After initial TCP calibration, the robot self-calibration is performed based on the calibration method in Section 3.2 and the data acquisition strategy in Section 4.1. In order to demonstrate how the number and distribution of the fixed points in the robot volume will influence the self-calibration, we identify the errors of kinematic parameters based on data from different locations (regions) and then compare the error compensation results. Since many of the experiments have similar results, only four sets of experimental data, with calibration and testing, are presented here for brevity, which are data from NO.1 location, data from NO.1 and NO.2 locations, data from NO.2, NO.3 and NO.6 locations and data from all the six locations. Note that there are total 33 parameter errors (30 kinematic parameters plus 3 TCP position parameters) in Equation (23) to be identified. According to Equation (18), TCP alignments at each two robot postures will provide one misalignment error, and each misalignment error has three components. Therefore, at least 11 misaligned errors, from at least six TCP alignments, are required for a unique solution to the 33 parameter errors. In this paper, the robot has been moved in 10 different poses at each location, so there are 45 misaligned errors at each location. Based on the misaligned errors from the four data sources, we could identify four sets of kinematic parameter errors. Comparison among them is shown in Figure 8.
In Figure 8, the 30 parameters are α1 to α6, a1 to a6, d1 to d6, θ1 to θ6, β1 to β6. From Figure 8, we could find that there is divergence among the four parameter sets, especially for the parameter sets identified with data from one location and two locations. This is because the robot moves in a relatively limited workspace and the joint data is acquired in a concentrated area. With more TCP alignments in more locations, the estimation error gradually decreases. This could be seen from the parameter set identified based on the joint data from three locations, one fixed point distributed in each region. The minor divergence between the parameter sets identified with data from three locations and six locations also hints that the parameter identification algorithm can be further convergent and effective with more appropriate data samples. The identified kinematic parameter errors based on the data from three locations are given in Table 2 and the updated TCP position after one iteration is: .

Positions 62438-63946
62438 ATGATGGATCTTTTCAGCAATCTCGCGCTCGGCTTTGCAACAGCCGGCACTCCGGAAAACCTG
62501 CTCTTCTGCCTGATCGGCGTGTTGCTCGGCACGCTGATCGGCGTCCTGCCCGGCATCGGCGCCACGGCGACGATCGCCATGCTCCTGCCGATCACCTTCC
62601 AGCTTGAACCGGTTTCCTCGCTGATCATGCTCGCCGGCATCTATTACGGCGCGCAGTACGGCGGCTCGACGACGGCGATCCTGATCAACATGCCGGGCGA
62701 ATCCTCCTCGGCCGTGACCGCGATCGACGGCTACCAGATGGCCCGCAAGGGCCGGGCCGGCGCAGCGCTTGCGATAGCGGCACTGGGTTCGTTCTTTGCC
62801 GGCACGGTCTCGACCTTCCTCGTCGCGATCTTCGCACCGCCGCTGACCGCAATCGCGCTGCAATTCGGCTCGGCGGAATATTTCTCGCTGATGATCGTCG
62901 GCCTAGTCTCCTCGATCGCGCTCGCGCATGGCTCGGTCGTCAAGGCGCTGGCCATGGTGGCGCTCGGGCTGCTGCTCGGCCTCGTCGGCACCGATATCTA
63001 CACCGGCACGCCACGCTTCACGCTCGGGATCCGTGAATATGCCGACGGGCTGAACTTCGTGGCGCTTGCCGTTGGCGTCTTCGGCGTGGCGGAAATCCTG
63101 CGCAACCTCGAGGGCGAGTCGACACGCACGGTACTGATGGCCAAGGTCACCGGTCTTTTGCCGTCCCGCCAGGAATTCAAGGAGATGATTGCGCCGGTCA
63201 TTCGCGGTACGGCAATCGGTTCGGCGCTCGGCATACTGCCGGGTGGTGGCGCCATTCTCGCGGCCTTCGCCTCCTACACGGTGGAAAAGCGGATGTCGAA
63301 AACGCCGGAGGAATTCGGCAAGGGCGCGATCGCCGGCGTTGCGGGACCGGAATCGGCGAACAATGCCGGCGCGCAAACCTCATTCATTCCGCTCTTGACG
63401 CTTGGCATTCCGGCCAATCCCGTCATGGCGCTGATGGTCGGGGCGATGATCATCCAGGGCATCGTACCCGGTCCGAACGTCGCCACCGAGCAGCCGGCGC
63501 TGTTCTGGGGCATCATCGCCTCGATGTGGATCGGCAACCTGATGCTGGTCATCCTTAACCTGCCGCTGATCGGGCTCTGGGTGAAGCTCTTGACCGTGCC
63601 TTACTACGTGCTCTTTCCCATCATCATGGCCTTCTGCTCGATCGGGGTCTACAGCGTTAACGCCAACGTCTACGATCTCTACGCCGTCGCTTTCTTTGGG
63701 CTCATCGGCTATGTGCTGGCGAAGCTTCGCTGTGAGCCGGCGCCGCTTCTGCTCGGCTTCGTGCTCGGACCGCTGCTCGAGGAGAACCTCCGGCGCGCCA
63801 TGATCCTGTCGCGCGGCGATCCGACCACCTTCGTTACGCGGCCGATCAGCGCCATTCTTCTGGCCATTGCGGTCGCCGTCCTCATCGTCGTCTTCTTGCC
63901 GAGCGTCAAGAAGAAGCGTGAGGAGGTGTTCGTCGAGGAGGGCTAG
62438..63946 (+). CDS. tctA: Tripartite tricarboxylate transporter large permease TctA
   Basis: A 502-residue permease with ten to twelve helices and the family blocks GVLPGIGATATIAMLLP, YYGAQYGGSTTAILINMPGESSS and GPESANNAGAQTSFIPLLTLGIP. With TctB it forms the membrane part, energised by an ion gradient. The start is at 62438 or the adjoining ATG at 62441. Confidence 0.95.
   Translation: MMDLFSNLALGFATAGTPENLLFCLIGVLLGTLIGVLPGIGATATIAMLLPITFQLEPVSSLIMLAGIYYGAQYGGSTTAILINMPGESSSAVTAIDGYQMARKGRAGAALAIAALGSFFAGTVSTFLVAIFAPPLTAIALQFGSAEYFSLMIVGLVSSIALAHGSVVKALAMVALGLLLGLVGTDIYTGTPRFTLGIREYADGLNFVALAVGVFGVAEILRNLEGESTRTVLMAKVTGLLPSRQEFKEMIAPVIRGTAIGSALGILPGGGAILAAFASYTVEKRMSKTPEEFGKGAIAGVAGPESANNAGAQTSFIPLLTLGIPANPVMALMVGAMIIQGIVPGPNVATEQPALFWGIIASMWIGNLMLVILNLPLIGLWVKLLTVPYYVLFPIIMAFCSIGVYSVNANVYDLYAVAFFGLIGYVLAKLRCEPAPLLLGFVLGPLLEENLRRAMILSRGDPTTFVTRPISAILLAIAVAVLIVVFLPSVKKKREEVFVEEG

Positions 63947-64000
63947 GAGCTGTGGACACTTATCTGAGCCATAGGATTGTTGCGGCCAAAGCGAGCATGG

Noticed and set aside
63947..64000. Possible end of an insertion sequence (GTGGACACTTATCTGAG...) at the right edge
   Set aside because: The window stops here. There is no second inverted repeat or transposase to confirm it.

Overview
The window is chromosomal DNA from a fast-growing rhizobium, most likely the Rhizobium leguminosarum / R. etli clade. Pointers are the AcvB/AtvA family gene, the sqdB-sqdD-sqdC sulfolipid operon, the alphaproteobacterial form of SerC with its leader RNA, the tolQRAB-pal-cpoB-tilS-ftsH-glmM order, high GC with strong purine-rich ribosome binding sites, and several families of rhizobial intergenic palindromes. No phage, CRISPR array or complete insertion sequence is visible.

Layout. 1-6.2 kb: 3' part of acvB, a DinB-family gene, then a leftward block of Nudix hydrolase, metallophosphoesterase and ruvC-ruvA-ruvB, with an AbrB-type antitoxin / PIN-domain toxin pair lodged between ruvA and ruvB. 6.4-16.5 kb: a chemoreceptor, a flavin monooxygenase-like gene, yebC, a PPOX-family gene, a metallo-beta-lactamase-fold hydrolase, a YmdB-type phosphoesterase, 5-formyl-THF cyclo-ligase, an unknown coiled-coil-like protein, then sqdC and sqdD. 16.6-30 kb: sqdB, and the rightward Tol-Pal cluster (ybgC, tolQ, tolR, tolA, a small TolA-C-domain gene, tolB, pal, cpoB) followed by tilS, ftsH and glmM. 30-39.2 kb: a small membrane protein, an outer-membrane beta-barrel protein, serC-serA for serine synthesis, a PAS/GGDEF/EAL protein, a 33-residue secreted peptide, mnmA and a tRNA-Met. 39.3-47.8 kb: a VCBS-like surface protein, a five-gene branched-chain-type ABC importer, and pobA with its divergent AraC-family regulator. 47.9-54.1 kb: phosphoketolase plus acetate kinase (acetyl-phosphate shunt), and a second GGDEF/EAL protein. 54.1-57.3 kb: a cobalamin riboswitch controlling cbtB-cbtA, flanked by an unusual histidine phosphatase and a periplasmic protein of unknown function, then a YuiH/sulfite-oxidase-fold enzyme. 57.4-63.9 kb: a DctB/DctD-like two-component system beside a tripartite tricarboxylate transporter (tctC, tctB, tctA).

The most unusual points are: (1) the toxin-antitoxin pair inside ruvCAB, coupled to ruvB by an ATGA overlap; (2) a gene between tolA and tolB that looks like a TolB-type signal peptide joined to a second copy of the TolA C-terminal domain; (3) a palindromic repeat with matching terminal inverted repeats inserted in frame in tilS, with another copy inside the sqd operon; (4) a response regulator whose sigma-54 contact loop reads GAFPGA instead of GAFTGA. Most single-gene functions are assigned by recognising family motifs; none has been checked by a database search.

In order to verify the self-calibration approach and compare the effectiveness of the identified parameter sets, we use four sets of identified parameters to compensate for the misaligned errors from all the six locations. From the comparative result in Figure 9, we can see that with all the four parameter sets, the misaligned errors at the locations, whose data has been used to identify that parameter set, have all been compensated significantly. But the parameter sets estimated by one and two location are not so effective when they are used to compensate for the misaligned errors in the unoccupied regions. We note that the third parameter set estimated by data from Locations 2,3,6 has compensated for the misaligned errors at all the locations effectively. This is because all the robot joints have had adequate movements. The Figures 9c,d show that the third parameter set has similar effect with the parameter set estimated by data from all the locations. The mean values of the misaligned errors are 0.168 mm and 0.105 mm respectively. When applied on the manufacturing floor, three fixed points with a middle-low-high configuration distributed in the robot right, front and left regions would be effective and rational.